installation, dimension variable
Courtesy of the authors
Interstitium is developed as a semi-fictional archive, which records unrealized, unfinished and undeveloped projects in urban space. The collected material consists of open calls, master plans, individual architectural projects, relevant academic and newspaper articles and additional documentation concerning the selected site – one of the squares in Belgrade.
Although it assumes the form of an archive, the work is developed in diverging forms from official archival procedures of mastering and storing the past. Made from the documentation about the unrealised and the unachieved, it functions as an archive only conditionally, since it does not account for past, but potential events. In addition, these events are processed in a nonfactual and nonlinear fashion and furthermore fictionalised through various interventions, thus leaving out the effects of historical accuracy and integrity. The interventions include decontextualisation, fragmentation and manipulation of the collected material along with the fabrication of objects and documents as potential artefacts of the site. Through such mismatching, this archive places itself not as a collection of memories and experiences, but on the contrary, as a collection of their absence. It operates with the documents of possible memory and parts of unfulfilled histories of one locality. In this context, the archive does not give actual information about the particular urban site; rather it records its movements between utopian projection and social contingencies.
Interstitium aims to produce a situation in which the contradictory relations of projection, devastation and vacating are explicitly elaborated. The exhibited documentation describes this urban square as a site of intertwined temporalities and contradictory tendencies of its possible spatial, economic and political solutions. In this sense, the site is developed as a gap or a rupture, which is filled up with countless sequences of relations, which the users of the archive can recognize or establish themselves.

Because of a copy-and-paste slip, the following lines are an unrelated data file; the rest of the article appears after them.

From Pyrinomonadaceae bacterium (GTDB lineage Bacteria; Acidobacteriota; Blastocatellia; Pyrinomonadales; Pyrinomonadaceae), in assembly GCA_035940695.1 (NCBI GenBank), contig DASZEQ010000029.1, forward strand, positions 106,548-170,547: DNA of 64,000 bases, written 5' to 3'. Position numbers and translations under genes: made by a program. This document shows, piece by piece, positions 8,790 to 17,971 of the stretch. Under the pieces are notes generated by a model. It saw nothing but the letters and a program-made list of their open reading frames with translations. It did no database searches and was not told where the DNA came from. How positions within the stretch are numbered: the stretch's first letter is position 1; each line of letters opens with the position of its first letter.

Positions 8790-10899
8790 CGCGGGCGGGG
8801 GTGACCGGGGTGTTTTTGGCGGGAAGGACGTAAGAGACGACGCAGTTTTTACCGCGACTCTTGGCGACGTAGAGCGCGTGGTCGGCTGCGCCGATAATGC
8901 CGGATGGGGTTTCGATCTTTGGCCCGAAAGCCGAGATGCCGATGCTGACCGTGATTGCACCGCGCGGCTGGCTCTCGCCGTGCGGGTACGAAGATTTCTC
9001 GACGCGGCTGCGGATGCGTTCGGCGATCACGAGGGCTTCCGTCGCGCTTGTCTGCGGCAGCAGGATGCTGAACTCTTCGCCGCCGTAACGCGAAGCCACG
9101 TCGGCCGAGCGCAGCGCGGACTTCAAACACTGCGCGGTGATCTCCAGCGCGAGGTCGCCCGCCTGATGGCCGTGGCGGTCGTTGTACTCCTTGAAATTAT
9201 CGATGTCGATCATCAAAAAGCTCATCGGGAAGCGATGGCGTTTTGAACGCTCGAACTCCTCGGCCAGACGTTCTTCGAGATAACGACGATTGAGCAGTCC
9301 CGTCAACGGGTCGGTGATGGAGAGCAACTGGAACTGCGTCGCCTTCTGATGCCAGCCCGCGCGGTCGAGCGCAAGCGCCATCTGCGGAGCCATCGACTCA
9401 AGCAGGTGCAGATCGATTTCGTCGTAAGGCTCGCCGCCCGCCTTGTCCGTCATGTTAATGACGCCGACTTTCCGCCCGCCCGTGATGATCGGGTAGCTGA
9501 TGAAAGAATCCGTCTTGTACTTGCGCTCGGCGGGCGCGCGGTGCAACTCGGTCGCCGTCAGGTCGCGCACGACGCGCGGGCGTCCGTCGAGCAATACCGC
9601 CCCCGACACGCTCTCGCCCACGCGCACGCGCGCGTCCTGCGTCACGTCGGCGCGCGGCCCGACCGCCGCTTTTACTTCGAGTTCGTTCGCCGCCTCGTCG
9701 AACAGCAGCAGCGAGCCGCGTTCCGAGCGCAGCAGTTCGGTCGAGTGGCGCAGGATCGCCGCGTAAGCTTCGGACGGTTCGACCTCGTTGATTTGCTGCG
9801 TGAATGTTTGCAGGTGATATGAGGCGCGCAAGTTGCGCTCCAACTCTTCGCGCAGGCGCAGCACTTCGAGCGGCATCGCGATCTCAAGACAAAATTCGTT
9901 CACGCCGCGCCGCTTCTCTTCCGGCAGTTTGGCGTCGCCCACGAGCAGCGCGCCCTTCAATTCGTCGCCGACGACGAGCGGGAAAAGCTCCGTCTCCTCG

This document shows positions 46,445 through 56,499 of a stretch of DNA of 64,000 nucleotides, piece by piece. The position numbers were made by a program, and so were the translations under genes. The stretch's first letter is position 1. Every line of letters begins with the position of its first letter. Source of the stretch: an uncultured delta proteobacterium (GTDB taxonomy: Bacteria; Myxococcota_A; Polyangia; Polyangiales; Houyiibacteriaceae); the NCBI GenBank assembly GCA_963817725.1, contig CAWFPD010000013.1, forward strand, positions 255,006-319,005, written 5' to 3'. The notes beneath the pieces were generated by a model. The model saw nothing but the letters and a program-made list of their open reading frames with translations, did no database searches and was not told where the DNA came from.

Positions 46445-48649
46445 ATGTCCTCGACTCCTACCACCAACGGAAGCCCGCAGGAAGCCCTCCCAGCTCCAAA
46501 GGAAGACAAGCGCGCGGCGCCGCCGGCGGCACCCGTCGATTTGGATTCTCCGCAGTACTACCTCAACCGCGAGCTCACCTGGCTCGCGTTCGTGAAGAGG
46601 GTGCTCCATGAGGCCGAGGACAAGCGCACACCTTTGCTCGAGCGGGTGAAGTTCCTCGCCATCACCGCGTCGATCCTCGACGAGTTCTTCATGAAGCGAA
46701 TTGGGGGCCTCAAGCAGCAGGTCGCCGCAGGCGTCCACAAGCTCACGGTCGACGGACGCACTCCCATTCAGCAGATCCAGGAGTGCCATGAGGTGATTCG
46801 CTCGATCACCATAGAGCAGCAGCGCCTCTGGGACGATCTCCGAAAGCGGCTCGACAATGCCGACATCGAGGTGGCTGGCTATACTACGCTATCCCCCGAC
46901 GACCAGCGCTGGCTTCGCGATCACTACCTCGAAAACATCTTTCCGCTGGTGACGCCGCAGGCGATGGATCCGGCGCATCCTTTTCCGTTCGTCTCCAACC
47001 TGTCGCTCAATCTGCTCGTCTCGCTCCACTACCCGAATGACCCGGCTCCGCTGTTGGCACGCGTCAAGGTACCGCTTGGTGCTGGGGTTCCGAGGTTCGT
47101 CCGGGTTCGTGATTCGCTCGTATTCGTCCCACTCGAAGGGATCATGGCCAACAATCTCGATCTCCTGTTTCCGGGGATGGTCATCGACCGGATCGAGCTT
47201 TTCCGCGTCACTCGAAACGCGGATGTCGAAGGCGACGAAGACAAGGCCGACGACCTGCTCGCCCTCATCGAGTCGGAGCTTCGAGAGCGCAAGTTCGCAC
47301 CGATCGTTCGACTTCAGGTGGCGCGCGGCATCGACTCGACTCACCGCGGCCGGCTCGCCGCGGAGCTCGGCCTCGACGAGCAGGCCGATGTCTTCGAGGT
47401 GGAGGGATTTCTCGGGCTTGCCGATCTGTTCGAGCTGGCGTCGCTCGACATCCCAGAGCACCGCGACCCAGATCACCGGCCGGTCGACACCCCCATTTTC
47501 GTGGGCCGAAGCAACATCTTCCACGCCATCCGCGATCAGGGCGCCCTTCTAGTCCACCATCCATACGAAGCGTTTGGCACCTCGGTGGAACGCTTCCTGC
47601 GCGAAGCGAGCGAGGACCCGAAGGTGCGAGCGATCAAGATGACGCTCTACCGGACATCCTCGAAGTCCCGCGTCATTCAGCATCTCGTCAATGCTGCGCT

The exhibited documentation consists of 526 files classified in ten provisional units, with a variety of materials and resources that record unrealised, unfinished and undeveloped projects concerning one of the squares in Belgrade.
Sonja Vrkatić (1987, Novi Sad, Serbia) graduated at Faculty of Philosophy, Belgrade, Art History department. In the same year finished Bachelor studies of Fine Art at the Faculty of Fine Art, Belgrade. In 2014 finished Master of Fine Art studies at Central Saint Martins College of Art and Design, Lonndon. Works as individual artist, curator, and a member of several informal artistic groups. Her work deals with active relations towards a site, exploring its ‘fictional and non-fictional aspects’. Lives and works in Belgrade.
Nikola Đorđević (1986, Beograd, Serbia) finished his bachelor studies in 2010 at the Faculty of Fine Arts, University of Arts in Belgrade. In 2012 he graduated at the Bauhaus University Weimar, the Faculty of Art and Design, on the MFA program, Art in Public Space and New Artistic Strategies in Germany. His practice includes a wide range of media including video, performance, obejct and digital art. He has participated in numerous group exhibitions, both at home and abroad. Lives and works in Belgrade.
Marko Đorđević (1988, Kruševac, Serbia, 1988) received his bachelor’s degree in art history at the Faculty of Philosophy in Belgrade. He curated and co-curated several exhibitions and published papers in both electronic and printed form that deal with theory of art, politics and film. He is currently writing his master’s thesis at the Theory of Arts and Media Chair of the University of Arts in Belgrade. He lives and works in Belgrade.